What Have You Done For Me Lately?

When coaches are fired, you inevitably hear the phrase “What have you done for me lately?” It runs rampant in the sports world and affects both Hall of Famers and first year flameouts alike. On Sunday, Jacksonville saw another example of this, when first year Armada FC head coach Tony Meola was let go eight matches in to the fall season. While many will focus on the reasoning behind the termination, I look at how our local teams have handled this in a “win now” society.

There are multiple ways for ownership to handle a tenuous coaching situation, and in Jacksonville we have seen almost the full gambit over the last few years. The aforementioned Armada have cycled through two permanent head coaches and an interim in less than two seasons. The Sharks of the Arena Football League recently cut ties with Les Moss, the only head coach in the franchise’s history, which has since resulted in a three game winning streak, a surprise playoff berth and a run to the American Conference Championship game under interim head man Bob Landsee. And most notably, Jaguars owner Shad Khan has been patient in regards to his chief of staff Gus Bradley, who has compiled just a 12-36 record in three years at the helm. Which one of these approaches is the best?

A look at the town’s football teams first. The Sharks decided, despite Moss’s largely successful career that included an Arena Bowl title and another berth in the game last year, a shakeup was needed to break the team out of what was largely considered a lethargic slump. This happens across all sports and examples abound, from Tom Coughlin with the New York Giants to Doc Rivers with the Boston Celtics. So far, it has paid off. The Sharks went from four straight losses and dropping five of six prior to parting ways with Moss to knocking on the door of a second straight Arena Bowl berth. Sometimes, a new voice and leadership is all that is needed to get a talented team out of the doldrums. It also creates an opportunity for the organization to keep Landsee if they feel that he has done enough in his part time audition for head coach and maintain some momentum and consistency heading in to next season. This is a popular strategy, though not one employed yet by the Armada.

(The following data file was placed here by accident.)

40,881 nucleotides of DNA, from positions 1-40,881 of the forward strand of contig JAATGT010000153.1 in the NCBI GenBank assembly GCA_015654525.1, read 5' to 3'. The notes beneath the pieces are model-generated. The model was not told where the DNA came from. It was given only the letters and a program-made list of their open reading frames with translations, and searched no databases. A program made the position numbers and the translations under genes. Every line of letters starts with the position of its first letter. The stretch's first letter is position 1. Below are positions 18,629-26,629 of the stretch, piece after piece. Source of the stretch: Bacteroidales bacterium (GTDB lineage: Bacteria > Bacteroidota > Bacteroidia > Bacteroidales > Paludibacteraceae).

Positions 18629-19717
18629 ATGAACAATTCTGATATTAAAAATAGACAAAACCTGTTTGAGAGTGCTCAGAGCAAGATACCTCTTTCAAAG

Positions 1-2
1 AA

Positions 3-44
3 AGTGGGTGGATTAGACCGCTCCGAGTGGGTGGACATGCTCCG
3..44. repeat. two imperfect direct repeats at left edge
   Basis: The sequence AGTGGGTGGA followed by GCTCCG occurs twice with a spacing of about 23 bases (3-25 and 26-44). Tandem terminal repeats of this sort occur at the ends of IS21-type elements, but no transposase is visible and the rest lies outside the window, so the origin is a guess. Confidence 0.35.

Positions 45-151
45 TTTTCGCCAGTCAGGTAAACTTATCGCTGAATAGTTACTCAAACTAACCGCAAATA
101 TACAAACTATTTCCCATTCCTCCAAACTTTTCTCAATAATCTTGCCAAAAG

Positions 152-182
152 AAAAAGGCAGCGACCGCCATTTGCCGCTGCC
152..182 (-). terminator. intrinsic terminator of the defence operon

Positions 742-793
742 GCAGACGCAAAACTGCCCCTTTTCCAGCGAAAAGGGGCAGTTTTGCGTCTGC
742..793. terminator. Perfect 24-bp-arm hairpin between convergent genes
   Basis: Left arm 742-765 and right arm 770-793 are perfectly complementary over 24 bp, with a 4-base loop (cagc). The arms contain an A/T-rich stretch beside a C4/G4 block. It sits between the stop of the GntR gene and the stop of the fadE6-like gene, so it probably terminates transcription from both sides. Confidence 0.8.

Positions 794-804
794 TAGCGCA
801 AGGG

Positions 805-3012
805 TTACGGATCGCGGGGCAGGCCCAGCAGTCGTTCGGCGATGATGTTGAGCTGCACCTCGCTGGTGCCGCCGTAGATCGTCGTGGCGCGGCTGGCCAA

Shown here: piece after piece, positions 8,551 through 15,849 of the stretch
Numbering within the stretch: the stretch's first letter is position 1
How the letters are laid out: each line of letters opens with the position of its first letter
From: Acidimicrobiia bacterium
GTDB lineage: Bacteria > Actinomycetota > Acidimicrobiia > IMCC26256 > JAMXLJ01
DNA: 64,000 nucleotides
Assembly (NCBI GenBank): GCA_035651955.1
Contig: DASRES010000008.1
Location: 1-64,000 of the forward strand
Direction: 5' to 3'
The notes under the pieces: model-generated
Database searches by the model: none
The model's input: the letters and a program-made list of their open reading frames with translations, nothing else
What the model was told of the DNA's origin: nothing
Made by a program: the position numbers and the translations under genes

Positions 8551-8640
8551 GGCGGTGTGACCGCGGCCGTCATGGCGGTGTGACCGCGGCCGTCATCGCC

This man is smiling because his boss is so patient.

On the other side, the Jaguars elected to keep its head coach despite what some have categorized as underachieving over the last few seasons. In sheer wins and losses, Bradley has shown minimal progress over his three seasons in Jacksonville, but Khan is playing wait and see with his head coach and general manager after firing both to previously hold those positions just one year into his leadership term. This could pay off in 2016, if all the pieces acquired by Dave Caldwell finally realize their potential under Bradley, who now entering just his fourth year as a head coach at any level, should have improved his ability to manage the intricacies that come with wearing the main headset on gamedays. If not, and the team flounders to another losing record, heads will undoubtedly start to roll and many will wonder whether hanging on to Bradley longer than many wanted to actually hurt the teams chances at long term success. The jury is obviously still out on this strategy.

Which brings us back to the Armada. Owner Mark Frisch is highly competitive, and does not just want to see professional soccer in Jacksonville, but wants to see it thrive. Therefore, when results do not live up to expectations, new personnel is brought in to rectify that, whether it be players, coaches or staff. Through the first season and a half, the entire organization has been a revolving door and there are two ways to look at that: the owner settles for nothing less than greatness or he has an itchy trigger finger. In the win now society we live in, everyone wants to support a winner, but sometimes people forget how hard it is to merely get a franchise off the ground. Sometimes that just means laying the groundwork and letting it grow for a few years. With the constantly changing coaching and player personnel, there has been no opportunity for the Armada to develop an identity in its nearly two seasons of existence.

While there is no guarantee that Meola would have improved as a head man given the time afforded to his counterpart across the way at EverBank Field (and I do not think he would have), or that last year’s interim head coach Eric Dade could have had a Landsee-like effect if given the job full time this year (the jury is still out on the Sharks head honcho by the way, but he has to be the favorite to get the job on a permanent basis at the end of the season), but one thing is clear: the “What have you done for me lately” sports philosophy has fixed the Armada into a holding pattern that is one everyone, from top down, would like to see change.